Magnesium is essential to good health
Magnesium plays an important role in the structure and the function of the human body, from maintaining nerve and muscle function and other metabolic functions.
Research tells us that Magnesium is the fourth most abundant mineral in the body and is essential to good health. Approximately 50 percent of total body magnesium is found in bone. The other half is found predominantly inside cells of body tissues and organs. Only 1 percent of magnesium is found in blood, but the body works very hard to keep blood levels of magnesium constant.
Magnesium helps maintain normal muscle and nerve function, keeps heart rhythm steady, supports a healthy immune system, and keeps bones strong. Magnesium also helps regulate blood sugar levels, promotes normal blood pressure, and is known to be involved in energy metabolism and protein production. It may help in preventing and managing disorders such as hypertension, cardiovascular disease, and diabetes.
Green vegetables such as spinach and Swiss chard are good sources of magnesium because the center of the chlorophyll molecule (which gives green vegetables their color) contains magnesium. Some legumes (beans and peas), nuts and seeds, and whole, unrefined grains are also good sources of magnesium. Refined grains are generally low in magnesium. When white flour is refined and processed, the magnesium-rich germ and bran are removed. Bread made from whole grain wheat flour provides more magnesium than bread made from white refined flour.
The impact of cooking and processing on magnesium can vary greatly from food to food, since magnesium is found in different forms in different types of food. In some foods, where a greater percent of magnesium is found in water-soluble form, blanching (boiling or steaming for one to four minutes), steaming, or boiling of these foods can result in a substantial loss of magnesium. For example, about one third of the magnesium is lost in spinach after blanching. Similarly, when navy beans are cooked, they lose 65 percent of their magnesium.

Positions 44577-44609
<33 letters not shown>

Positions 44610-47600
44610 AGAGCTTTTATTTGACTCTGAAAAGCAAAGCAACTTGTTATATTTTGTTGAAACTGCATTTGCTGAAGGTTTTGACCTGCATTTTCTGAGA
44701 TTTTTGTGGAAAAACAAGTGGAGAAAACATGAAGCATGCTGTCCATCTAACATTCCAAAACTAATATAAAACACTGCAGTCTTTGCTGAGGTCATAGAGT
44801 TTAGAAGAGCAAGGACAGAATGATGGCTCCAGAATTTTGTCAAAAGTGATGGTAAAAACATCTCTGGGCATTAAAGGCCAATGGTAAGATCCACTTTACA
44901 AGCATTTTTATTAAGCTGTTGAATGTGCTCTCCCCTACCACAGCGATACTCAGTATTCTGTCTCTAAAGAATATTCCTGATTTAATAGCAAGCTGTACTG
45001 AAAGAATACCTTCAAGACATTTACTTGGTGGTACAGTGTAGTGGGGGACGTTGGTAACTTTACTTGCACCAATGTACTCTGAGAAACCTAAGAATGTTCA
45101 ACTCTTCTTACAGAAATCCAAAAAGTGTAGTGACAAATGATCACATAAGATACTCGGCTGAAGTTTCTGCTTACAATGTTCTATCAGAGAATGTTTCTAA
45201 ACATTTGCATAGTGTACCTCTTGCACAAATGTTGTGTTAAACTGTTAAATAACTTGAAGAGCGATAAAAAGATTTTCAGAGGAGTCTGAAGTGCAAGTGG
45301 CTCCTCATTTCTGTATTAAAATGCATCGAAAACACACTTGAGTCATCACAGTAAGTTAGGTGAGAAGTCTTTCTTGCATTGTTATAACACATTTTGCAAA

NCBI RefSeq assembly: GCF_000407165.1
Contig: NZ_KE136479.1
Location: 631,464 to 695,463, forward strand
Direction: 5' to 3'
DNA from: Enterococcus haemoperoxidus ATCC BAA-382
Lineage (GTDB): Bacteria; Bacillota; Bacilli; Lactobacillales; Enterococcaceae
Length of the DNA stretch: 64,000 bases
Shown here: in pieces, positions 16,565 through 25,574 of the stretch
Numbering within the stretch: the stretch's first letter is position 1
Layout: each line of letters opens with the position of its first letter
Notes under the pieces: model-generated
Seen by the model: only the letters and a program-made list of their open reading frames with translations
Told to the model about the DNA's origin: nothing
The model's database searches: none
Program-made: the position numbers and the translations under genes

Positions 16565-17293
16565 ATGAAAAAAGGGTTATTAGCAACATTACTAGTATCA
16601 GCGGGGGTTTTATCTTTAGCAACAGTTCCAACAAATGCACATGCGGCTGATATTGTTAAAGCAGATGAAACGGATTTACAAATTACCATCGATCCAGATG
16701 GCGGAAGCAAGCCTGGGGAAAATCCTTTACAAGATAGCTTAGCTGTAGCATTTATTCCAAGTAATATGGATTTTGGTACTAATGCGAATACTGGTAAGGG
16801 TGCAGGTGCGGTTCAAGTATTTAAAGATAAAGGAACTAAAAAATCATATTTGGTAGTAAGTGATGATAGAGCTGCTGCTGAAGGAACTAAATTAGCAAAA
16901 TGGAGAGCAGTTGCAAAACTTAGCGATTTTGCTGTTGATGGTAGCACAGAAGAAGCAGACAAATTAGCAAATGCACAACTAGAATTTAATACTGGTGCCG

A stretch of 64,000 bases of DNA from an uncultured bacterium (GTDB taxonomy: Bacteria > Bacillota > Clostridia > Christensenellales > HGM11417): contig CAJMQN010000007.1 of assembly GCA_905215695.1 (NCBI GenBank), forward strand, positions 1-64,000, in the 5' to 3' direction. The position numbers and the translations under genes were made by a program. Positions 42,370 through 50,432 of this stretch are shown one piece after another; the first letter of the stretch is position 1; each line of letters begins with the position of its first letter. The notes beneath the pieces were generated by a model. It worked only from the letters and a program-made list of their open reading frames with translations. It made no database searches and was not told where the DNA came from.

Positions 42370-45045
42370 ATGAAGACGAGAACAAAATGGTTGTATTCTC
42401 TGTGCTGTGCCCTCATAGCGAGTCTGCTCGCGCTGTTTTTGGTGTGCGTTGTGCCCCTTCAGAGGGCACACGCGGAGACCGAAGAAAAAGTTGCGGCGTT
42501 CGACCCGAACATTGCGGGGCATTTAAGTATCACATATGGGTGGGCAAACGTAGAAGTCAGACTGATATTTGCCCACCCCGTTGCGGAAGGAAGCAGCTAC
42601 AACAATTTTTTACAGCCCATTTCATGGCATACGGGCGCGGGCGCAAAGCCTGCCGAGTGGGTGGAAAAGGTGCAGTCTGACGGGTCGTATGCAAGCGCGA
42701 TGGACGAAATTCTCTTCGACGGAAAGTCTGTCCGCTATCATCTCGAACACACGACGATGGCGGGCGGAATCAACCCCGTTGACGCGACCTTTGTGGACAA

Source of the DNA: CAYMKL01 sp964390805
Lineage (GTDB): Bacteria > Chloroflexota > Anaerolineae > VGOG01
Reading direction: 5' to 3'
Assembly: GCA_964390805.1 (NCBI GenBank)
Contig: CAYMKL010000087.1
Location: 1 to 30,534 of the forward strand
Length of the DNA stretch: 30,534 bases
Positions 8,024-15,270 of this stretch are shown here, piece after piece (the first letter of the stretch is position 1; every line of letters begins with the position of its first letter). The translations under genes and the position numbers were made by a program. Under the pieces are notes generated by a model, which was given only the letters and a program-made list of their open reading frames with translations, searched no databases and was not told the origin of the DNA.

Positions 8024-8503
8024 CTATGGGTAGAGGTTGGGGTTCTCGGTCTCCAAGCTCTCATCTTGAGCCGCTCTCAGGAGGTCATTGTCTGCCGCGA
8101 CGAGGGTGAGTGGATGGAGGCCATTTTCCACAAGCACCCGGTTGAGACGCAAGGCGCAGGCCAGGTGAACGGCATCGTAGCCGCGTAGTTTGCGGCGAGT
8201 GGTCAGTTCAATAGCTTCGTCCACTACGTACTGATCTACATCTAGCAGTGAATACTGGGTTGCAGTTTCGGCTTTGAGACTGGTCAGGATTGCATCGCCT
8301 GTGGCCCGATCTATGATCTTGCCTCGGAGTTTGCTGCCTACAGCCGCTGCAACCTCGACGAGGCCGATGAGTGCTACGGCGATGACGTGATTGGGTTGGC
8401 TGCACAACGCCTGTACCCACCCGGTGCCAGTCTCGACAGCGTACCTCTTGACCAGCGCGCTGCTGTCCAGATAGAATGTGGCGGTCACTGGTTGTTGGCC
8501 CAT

In other foods that are rich in magnesium, like almonds or peanuts, there is very little loss of magnesium either from roasting or from processing into almond or peanut butter (as long as the whole almond or peanut is used).
Dietary surveys show that the diet of many Americans does not consistently provide the Dietary Reference Intake (DRI) for magnesium. Older people are especially prone to consuming a diet inadequate in magnesium. Older adults should therefore take care to eat magnesium-rich foods in addition to taking a multivitamin-mineral supplement daily. Remember, good sources of magnesium are leafy vegetables, nuts, whole grains and skim milk. The typical American convenience food diet of fast food, pizzas, pastries, cookies and fried foods consists almost exclusively of refined grains, oils and sugars. Over time, excess consumption of these foods can lead to both obesity and magnesium deficiency, a potentially fatal combination. An increased focus on fruits and vegetables reflects the latest research into the benefits these foods offer towards the prevention and control of chronic disease.